With their beautifully iridescent feathers and astoundingly rapid flight, hummingbirds captivate birdwatchers and homeowners alike. Many people put up hummingbird feeders to attract these interesting little birds. However, hummingbird feeders can sometimes attract other types of birds as well. Even those with a mindset of "the more the merrier" generally frown upon other birds driving away their prized hummingbirds.
How to Keep Birds Away From the Hummingbird Feeder
The task of keeping other birds away from your hummingbird feeder can prove a daunting one. Nectar contains plenty of energy, and several species of birds like to take advantage of hummingbird feeders for this reason. You can often find fruit-loving orioles, crafty woodpeckers and opportunistic house finches drinking the nectar from hummingbird feeders.
But how to keep birds away from the hummingbird feeder? You can provide food sources for the other birds, use hummingbird feeders the other birds can't land on, or a combination of both.
Provide Other Feeders to Use Instead
If you're feeding hummingbirds, you're probably not averse to other birds taking up residence in your yard – you just want to keep your little hummingbird friends around at the same time. That's why providing feeders for your nectar-stealing neighbors is one of the best options to keep the hummingbirds around.
Determine which bird species are pilfering the hummingbird nectar, and provide them with a specific feeder of their own. For example, orioles love to feed on fruit as well, and bird feeders designed for orioles often provide locations for nectar and fruit. Woodpeckers, another common culprit, generally prefer feeding on suet, so providing suet feeders for woodpeckers to utilize can help deter them from eating out of hummingbird feeders.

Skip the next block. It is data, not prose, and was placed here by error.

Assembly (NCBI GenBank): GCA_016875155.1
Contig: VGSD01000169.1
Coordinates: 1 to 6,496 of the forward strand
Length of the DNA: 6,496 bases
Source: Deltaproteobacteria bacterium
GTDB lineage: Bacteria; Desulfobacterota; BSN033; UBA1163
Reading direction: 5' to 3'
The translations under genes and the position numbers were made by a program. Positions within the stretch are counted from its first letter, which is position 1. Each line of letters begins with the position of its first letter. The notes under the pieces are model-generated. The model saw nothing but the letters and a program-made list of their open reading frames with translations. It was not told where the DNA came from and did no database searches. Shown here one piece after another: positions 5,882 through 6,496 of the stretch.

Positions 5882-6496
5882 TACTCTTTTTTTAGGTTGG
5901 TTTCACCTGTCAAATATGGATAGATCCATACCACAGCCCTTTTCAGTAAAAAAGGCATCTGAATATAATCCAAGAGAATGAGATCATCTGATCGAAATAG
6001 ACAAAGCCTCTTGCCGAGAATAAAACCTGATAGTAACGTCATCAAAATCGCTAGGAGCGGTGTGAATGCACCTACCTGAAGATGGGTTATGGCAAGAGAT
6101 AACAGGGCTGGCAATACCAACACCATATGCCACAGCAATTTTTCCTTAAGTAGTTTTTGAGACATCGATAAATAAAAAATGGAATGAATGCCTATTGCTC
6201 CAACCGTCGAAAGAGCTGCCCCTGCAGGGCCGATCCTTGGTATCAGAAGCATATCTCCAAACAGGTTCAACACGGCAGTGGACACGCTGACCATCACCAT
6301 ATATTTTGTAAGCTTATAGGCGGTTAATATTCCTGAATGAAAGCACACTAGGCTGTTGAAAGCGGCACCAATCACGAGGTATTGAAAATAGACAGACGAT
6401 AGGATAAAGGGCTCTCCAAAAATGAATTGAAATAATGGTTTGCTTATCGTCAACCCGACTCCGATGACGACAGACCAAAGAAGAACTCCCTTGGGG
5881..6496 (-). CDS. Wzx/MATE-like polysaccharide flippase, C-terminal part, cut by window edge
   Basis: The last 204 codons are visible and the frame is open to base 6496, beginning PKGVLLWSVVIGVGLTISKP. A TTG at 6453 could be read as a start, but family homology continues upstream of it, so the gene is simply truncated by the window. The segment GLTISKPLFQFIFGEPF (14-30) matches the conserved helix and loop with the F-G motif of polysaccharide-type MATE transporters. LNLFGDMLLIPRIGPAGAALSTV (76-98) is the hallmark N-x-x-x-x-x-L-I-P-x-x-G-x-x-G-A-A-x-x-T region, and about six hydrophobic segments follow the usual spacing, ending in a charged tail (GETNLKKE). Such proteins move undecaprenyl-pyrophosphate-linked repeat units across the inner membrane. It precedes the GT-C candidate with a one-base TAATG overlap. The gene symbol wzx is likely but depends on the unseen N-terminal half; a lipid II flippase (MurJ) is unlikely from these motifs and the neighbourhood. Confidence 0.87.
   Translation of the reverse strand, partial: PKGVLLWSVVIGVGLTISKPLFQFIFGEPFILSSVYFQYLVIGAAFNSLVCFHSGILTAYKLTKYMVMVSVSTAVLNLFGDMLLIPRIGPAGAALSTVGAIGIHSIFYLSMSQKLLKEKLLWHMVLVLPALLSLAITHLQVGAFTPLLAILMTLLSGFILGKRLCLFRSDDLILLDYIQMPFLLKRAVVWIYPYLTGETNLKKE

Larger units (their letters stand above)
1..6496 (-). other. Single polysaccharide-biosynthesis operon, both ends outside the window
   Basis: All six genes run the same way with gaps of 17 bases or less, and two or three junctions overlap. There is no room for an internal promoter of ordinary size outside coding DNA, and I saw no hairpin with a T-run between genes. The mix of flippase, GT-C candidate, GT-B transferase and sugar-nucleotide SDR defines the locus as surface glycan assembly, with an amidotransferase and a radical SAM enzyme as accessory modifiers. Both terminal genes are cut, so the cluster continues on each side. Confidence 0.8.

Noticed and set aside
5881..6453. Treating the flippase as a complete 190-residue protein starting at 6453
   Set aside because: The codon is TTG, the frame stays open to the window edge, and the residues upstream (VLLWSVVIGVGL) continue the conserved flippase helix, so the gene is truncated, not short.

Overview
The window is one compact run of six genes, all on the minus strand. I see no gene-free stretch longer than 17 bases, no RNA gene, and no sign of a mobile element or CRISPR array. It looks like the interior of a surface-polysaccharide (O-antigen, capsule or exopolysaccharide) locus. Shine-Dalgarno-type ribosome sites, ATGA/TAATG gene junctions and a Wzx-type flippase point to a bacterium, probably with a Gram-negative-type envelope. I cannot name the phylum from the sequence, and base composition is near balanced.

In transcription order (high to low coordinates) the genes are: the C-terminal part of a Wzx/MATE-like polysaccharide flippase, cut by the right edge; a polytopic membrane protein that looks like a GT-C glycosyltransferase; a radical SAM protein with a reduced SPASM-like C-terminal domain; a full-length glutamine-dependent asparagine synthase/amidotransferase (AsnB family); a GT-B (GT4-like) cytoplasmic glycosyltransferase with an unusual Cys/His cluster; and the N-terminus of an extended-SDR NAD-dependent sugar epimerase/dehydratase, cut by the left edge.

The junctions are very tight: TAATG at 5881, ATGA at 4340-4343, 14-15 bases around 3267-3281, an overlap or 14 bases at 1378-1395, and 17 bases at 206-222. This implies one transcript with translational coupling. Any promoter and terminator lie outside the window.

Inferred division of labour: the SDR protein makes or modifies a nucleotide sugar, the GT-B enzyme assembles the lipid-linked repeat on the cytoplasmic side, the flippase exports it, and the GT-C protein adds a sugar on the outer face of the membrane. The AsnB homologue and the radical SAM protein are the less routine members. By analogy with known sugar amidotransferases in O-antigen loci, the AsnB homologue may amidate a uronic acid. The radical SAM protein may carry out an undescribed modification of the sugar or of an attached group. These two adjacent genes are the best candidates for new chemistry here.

Use a Hummingbird Feeder Without a Perch
Another option to keep other bird species off of your hummingbird feeder is to use a feeder that has no perching rail. Hummingbirds are the only species of bird that can hover in midair; other birds should not be able to feed from a hummingbird feeder that doesn't have anywhere for them to land.
A combination of a hummingbird feeder without any perching and providing other feeding options is typically the best route to keep other birds from stealing your hummingbird nectar and driving away your hummingbirds.
When These Tactics Just Aren't Working
Sometimes things can go wrong, even when you're doing everything right. If you've provided other feeding options and switched to perch-less hummingbird feeders, and you're still struggling with birds stealing from your hummingbird feeders, you might need to try a few other options.
The first move is to ensure your feeders are separated by plenty of distance so that the birds don't just hop over to the hummingbird feeder after enjoying some fruit or suet. You might also encounter birds holding onto the top of the hummingbird feeder and leaning down to drink the nectar. If this is the case, you can use a baffle device to keep the birds from being able to reach the nectar.
Hummingbird Feeder Safety
On a final note, it's important to remember that safety is the most important element in any bird feeding situation, hummingbird or not. For example, that popular red-colored nectar you often see sold with hummingbird feeders? Most people agree that you shouldn't feed that to them at all! Some believe that red dye could pose a danger to hummingbirds and suggest that you create your own nectar.
Mix one part sugar to four parts water until the sugar has dissolved – and now you've created safe and simple nectar! Always store the extra nectar in the refrigerator and clean and refill the feeders every other day to prevent bacteria and mold buildup.
About the Author
Marina Somma is a freelance writer and animal trainer. She holds a B.A. in Psychology and a B.S. in Marine and Environmental Biology & Policy from Monmouth University. Marina has worked with a number of publications involving animal science, behavior and training, including animals.net, SmallDogsAcademy and more.
Dynamic Graphics Group/Dynamic Graphics Group/Getty Images